Every so often I hear the echoes of the thunder chasing the lightening into the sea. It is faint and often I wonder if it is only my mind playing some terrible trick on me, but still, sometimes I hear the softest echo and I close my eyes and remember the beauty of it; the crash! of the lightening and the boom! of the thunder as it follows her—they are Apollo and Daphne, reborn in every storm. I close my eyes and see the rain falling in glistening drops into the open, rushing, grey-blue water and the sparkles that run through my brain and the momentary flash of white light that blinds me.
Oh, the silence now! I lived so long with the rush of life in my ears that the stillness now is hard to bear. I miss the tinkle of rain on a tin roof, the soaring strains of a violin, the creak of an old wooden door. The memory of these sounds is slowly fading, however intensely these sounds are embedded in my memory, and soon I will forget them, as I have already forgotten the smell of freshly cut grass and the taste of cinnamon. Memory always fades after a long enough time.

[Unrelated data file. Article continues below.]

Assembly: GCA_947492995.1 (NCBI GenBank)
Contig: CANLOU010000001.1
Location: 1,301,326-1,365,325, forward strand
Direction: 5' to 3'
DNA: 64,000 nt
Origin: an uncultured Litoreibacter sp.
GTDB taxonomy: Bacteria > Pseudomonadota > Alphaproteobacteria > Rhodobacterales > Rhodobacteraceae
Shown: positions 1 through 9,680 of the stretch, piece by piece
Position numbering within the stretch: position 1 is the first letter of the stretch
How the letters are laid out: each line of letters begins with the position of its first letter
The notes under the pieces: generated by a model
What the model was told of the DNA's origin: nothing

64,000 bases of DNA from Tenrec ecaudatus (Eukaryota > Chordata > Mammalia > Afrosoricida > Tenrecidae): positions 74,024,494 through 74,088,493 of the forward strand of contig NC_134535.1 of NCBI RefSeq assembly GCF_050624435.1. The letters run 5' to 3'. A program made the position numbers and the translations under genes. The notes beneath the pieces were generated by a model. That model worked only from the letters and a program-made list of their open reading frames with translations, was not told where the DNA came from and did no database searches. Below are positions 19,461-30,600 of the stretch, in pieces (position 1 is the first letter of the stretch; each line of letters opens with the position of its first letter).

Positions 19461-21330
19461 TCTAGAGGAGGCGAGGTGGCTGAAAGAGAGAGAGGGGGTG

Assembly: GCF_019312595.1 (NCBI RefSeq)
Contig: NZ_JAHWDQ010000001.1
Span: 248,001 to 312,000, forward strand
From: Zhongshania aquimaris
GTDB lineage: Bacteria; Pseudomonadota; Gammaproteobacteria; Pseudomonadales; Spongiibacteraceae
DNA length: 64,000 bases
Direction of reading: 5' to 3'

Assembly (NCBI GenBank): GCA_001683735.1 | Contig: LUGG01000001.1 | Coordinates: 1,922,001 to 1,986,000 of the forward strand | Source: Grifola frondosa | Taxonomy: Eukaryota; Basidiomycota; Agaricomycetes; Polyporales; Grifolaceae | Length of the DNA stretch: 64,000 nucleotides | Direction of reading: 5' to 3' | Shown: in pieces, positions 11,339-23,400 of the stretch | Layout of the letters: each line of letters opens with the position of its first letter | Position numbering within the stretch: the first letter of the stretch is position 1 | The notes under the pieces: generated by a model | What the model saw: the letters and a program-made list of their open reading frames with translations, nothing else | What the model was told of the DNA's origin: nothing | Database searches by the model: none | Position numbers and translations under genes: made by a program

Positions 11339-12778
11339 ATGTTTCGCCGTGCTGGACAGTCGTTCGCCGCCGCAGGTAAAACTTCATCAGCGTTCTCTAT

Who am I? Oh, I am no one, certainly not the hero you seek. I am only the conduit—“Sing, O Muse!” Icarus, we will call our hero, after he with his wax and feathers who flew too close to the sun. His sun, his Circe, burned too bright for him, her bright hair and eyes bewitching him, yet even now, the memory of his voice still makes her skin ripple with gooseflesh. She burned him until he fell and Orpheus watched from his lighthouse. Oh, Icarus, his story needs to be sung, to be told, so everyone might understand the wrong he was done. I'll try to tell it the best that I can.